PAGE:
Fly-in fly-out (FIFO) work camps are built and organized to ensure that long-distance rotational workers are fed, housed, and mobilized in sync with the pressing yet unpredictable rhythms of resource extraction. Positioned thus ‘betwixt and between’ the complex relations of work and life (Johnsen and Sørensen, 2015), the work camp is a generative yet hitherto neglected example of the temporal operations of permanent liminality (Bamber et al., 2017). But what does this mean for workers?
If camp does the liminal work of managing the temporal challenges of the resource-based mobility regime, how do FIFO workers experience and respond to its inevitable lived consequences? Drawing on rare qualitative fieldwork in Canada’s Athabasca Oil Sands, we explain the effects of camp time—disorientation, monotony, and entrapment—and examine the temporal tactics workers deploy to manage those effects, from embracing and disrupting internal camp routines to aligning and syncing with outside and future-oriented temporalities.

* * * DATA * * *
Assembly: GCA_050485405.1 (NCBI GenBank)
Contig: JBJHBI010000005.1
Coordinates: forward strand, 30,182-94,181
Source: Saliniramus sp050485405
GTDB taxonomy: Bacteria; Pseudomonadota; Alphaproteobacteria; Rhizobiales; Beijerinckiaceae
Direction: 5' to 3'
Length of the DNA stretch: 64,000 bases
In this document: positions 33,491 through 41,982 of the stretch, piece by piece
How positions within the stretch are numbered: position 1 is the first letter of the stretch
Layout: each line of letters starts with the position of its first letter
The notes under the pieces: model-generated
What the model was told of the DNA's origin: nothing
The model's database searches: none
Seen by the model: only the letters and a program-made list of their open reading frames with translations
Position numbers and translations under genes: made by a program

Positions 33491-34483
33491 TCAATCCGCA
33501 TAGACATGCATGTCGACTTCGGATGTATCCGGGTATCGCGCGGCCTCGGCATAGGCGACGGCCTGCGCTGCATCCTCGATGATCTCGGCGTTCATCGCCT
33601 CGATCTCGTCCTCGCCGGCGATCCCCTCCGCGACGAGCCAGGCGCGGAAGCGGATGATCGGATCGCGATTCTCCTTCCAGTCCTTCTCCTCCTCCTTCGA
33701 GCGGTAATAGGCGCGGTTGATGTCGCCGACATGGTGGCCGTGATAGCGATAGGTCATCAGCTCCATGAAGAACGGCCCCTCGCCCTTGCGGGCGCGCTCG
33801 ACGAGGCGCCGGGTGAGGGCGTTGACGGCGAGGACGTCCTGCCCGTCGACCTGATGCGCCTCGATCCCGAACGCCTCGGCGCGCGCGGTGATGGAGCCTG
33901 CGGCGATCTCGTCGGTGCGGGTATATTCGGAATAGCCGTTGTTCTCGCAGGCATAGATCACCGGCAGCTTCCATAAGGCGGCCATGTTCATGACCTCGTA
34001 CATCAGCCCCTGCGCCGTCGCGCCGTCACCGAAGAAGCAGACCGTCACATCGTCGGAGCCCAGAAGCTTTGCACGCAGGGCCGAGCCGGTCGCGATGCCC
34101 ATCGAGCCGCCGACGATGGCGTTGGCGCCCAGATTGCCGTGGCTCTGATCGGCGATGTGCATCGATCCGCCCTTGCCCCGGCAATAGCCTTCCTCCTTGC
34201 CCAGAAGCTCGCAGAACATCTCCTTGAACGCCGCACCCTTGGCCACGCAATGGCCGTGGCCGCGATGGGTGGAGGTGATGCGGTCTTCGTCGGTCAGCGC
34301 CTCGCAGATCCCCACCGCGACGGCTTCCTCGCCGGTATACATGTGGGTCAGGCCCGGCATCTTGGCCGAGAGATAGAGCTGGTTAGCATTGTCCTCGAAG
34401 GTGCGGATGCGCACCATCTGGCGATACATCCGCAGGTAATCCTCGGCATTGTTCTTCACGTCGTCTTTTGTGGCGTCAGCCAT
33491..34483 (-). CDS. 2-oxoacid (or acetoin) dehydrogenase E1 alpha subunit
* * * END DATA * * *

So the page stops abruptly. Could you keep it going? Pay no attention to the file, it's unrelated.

We argue that workers’ tactics make them ‘competent liminars’ (Borg and Söderlund, 2015) of camp time, which is, in turn, crucial to the latter’s disciplining function within the FIFO mobility regime. Our findings invite renewed attention to the temporal mediation accomplished by liminal people and places, especially in organizational contexts aimed at institutionally harnessing social time to productive imperatives.